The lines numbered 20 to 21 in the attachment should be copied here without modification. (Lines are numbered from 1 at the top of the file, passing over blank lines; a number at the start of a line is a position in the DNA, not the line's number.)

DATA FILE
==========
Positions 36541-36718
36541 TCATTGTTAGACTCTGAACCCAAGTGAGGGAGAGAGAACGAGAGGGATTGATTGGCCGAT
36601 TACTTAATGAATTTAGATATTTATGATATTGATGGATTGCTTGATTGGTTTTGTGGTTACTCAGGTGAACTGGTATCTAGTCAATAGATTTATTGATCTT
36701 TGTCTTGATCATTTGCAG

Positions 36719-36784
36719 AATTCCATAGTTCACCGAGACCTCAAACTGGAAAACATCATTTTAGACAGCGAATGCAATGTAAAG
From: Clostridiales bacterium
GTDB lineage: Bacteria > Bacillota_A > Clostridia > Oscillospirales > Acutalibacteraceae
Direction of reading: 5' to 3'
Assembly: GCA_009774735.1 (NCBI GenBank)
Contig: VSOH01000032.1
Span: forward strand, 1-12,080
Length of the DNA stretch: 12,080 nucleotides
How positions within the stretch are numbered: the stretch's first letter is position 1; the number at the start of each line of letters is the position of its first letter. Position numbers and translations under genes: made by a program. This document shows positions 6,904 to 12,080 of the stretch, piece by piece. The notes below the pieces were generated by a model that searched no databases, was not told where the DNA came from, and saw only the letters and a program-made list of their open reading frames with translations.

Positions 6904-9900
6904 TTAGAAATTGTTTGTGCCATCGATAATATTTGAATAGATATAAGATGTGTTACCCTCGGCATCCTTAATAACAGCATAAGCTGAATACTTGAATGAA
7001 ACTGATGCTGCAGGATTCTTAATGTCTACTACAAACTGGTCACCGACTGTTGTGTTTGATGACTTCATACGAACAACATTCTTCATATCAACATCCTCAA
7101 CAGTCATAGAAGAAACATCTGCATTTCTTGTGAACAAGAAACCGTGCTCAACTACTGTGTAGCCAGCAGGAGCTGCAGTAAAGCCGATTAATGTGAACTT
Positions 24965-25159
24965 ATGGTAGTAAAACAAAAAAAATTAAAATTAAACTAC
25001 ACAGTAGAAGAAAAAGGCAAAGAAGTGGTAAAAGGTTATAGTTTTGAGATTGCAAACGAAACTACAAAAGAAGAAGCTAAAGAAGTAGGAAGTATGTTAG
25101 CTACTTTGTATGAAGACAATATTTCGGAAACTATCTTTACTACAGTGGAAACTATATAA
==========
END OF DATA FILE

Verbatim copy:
24965 ATGGTAGTAAAACAAAAAAAATTAAAATTAAACTAC
25001 ACAGTAGAAGAAAAAGGCAAAGAAGTGGTAAAAGGTTATAGTTTTGAGATTGCAAACGAAACTACAAAAGAAGAAGCTAAAGAAGTAGGAAGTATGTTAG